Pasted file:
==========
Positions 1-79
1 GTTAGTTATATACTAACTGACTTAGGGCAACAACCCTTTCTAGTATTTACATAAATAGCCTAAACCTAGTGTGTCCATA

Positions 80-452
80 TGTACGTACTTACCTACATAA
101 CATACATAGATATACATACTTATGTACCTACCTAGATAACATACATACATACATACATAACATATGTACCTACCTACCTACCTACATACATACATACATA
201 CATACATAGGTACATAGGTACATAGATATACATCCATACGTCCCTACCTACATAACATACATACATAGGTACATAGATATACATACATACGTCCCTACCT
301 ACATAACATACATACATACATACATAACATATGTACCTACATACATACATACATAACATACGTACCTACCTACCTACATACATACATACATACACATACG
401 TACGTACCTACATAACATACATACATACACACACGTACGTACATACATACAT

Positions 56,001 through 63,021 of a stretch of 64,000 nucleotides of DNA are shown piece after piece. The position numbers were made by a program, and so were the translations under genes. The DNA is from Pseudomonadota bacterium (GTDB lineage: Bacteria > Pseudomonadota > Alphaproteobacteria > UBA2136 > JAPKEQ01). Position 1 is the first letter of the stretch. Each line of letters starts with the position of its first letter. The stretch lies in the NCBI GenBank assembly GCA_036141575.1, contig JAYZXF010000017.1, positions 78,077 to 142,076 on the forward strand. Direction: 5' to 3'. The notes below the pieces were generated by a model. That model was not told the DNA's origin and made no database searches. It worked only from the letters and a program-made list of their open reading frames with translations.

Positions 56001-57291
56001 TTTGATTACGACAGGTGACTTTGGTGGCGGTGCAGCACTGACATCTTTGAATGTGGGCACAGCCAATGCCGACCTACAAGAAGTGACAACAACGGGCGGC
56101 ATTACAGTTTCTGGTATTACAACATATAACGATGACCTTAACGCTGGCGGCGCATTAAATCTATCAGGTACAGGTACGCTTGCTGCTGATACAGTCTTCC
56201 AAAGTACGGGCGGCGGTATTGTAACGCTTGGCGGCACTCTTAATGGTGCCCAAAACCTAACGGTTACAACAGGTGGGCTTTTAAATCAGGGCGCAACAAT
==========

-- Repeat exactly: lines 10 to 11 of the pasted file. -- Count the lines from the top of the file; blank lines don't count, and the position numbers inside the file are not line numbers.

Positions 56001-57291
56001 TTTGATTACGACAGGTGACTTTGGTGGCGGTGCAGCACTGACATCTTTGAATGTGGGCACAGCCAATGCCGACCTACAAGAAGTGACAACAACGGGCGGC